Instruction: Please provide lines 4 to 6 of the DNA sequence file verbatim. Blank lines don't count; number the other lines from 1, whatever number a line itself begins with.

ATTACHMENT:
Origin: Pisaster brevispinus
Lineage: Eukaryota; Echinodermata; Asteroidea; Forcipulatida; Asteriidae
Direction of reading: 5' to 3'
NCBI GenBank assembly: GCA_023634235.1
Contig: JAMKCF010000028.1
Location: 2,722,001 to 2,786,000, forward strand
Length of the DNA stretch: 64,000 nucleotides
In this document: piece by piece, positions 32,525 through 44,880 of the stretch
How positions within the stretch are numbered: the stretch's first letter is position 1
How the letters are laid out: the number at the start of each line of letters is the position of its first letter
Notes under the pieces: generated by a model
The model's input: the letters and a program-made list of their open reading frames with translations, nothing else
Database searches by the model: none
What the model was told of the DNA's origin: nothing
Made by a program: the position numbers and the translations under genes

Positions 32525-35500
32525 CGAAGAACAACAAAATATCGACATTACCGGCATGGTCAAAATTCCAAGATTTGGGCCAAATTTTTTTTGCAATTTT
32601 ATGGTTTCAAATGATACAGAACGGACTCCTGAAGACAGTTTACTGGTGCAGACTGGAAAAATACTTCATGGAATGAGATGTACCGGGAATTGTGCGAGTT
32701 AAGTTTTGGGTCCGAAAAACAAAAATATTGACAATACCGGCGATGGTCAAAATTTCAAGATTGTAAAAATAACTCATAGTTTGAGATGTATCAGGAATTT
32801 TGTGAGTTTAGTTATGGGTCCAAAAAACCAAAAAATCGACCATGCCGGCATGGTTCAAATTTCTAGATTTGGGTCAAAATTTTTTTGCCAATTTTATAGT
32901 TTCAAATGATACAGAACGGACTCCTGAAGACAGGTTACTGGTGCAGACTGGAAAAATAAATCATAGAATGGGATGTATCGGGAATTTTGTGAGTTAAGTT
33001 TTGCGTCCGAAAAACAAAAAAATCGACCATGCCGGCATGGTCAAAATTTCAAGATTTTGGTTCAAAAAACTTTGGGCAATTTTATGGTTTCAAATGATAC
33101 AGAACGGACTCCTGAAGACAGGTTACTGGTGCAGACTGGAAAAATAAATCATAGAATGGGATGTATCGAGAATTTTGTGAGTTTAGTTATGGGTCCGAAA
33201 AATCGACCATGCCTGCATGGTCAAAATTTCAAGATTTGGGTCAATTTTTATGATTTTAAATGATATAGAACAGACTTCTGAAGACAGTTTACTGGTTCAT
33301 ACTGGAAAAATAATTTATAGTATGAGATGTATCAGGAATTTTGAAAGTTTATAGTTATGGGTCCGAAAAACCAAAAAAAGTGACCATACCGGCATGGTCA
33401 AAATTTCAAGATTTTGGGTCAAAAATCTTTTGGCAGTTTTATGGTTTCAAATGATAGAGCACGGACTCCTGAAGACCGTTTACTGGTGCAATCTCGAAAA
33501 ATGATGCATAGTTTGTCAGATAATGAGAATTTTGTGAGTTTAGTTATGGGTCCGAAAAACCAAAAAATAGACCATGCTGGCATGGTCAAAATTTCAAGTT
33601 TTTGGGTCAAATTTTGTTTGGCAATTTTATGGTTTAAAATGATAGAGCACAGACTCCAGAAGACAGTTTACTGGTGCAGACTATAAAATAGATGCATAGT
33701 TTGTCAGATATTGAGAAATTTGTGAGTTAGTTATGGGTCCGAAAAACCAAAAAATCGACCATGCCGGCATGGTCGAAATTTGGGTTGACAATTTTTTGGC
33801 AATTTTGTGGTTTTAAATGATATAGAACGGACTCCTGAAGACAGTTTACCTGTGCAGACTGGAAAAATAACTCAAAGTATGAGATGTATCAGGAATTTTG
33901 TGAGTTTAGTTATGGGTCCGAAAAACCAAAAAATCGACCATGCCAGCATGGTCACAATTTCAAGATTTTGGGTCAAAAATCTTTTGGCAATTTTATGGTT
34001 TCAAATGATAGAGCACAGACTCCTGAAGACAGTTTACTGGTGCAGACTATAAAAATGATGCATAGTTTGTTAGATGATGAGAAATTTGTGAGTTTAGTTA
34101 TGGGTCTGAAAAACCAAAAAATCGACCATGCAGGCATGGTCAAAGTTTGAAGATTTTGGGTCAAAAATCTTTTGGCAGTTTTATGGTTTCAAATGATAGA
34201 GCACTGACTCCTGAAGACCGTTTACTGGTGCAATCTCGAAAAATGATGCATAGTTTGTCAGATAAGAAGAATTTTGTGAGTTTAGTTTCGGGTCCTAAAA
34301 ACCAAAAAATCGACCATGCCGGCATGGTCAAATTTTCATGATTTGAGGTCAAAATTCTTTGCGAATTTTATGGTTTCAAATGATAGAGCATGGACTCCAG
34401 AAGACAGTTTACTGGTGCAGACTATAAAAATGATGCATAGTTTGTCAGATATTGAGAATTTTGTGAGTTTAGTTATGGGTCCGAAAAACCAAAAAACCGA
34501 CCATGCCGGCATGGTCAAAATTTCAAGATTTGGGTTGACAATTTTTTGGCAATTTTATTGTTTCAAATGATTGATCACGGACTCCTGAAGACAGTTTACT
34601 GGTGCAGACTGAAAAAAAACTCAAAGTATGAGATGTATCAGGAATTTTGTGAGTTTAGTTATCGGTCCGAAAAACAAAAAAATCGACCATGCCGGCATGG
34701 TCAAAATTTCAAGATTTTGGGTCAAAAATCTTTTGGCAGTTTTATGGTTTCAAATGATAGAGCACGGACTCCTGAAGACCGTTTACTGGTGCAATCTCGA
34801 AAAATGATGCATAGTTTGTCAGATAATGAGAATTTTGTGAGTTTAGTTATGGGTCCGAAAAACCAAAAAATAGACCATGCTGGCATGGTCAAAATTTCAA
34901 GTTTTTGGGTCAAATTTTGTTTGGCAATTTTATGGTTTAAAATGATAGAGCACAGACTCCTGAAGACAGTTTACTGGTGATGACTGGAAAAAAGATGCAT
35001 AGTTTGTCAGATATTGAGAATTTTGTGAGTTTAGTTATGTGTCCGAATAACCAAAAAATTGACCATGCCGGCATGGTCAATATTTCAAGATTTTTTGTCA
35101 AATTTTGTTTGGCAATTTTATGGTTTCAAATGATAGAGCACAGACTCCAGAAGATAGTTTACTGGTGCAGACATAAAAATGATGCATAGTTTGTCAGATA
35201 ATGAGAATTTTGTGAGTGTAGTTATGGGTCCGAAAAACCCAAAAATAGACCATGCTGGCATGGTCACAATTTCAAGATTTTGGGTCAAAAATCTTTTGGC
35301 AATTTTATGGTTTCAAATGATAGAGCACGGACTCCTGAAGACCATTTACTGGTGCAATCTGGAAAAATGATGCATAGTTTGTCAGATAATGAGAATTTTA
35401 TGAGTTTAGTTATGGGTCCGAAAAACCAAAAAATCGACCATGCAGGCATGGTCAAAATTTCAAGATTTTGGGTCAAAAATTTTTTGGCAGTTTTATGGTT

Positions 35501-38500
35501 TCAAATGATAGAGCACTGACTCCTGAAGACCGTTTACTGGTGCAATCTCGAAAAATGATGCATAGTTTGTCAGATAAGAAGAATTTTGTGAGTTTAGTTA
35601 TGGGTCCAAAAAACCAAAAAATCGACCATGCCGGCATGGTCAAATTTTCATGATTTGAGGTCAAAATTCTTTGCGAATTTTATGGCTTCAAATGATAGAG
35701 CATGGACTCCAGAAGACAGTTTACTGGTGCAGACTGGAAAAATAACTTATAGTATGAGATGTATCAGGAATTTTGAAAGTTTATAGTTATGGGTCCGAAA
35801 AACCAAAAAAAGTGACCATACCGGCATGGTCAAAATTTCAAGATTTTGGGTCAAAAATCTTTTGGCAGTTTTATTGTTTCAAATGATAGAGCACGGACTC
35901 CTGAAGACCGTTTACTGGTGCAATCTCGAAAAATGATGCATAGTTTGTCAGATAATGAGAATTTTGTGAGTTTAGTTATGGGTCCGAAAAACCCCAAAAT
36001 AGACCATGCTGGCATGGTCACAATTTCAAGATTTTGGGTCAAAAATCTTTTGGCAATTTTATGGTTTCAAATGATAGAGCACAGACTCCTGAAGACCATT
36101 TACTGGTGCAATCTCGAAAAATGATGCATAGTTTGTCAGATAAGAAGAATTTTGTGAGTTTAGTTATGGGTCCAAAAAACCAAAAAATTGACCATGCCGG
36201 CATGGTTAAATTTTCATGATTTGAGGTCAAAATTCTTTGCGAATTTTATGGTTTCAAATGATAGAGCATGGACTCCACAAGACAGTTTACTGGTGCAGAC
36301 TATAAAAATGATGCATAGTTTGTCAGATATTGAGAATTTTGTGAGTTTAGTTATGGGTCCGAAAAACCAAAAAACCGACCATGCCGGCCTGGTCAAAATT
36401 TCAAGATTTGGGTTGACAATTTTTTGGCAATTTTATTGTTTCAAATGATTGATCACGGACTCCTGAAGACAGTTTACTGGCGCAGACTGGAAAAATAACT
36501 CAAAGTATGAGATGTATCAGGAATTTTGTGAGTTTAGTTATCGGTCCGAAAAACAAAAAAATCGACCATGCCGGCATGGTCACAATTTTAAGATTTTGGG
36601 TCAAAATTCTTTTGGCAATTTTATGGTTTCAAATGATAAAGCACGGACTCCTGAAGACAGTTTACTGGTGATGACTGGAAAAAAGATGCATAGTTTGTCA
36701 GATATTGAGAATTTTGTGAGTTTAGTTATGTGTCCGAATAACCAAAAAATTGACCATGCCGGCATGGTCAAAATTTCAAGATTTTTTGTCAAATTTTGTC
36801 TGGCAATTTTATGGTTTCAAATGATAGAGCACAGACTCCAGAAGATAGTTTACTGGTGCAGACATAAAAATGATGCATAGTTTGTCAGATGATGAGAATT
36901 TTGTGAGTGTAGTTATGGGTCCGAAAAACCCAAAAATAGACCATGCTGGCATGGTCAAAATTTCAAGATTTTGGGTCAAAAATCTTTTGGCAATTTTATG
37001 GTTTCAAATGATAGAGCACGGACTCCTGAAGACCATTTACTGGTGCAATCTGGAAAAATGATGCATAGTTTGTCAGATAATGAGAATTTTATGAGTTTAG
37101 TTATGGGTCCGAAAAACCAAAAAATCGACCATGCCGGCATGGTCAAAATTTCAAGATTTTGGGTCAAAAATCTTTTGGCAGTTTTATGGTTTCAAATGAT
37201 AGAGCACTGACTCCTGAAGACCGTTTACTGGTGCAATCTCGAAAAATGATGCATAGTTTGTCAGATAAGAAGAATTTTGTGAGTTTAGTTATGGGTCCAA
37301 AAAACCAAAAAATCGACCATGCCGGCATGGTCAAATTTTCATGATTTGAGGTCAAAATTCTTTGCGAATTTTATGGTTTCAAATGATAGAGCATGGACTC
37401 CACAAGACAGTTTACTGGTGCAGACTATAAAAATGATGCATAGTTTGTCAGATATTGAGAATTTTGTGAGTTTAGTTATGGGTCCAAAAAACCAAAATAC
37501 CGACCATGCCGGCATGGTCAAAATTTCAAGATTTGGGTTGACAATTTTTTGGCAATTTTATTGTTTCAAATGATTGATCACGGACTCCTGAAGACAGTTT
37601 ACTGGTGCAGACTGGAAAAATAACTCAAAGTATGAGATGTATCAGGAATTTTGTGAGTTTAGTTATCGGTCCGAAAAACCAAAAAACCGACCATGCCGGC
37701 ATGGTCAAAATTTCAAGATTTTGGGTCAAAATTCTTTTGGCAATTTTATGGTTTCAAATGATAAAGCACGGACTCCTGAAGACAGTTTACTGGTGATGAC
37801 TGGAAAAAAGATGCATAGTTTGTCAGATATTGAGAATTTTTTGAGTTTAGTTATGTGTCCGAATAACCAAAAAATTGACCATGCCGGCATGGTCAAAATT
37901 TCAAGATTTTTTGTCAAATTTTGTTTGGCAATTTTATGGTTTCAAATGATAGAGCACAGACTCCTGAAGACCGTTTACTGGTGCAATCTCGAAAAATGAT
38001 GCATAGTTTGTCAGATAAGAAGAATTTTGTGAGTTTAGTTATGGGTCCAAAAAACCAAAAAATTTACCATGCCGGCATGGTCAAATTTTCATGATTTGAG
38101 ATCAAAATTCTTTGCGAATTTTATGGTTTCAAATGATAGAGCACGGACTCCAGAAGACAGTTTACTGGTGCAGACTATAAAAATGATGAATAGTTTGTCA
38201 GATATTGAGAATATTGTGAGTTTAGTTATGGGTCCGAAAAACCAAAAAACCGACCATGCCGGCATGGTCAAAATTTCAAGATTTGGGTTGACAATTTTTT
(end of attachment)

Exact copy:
NCBI GenBank assembly: GCA_023634235.1
Contig: JAMKCF010000028.1
Location: 2,722,001 to 2,786,000, forward strand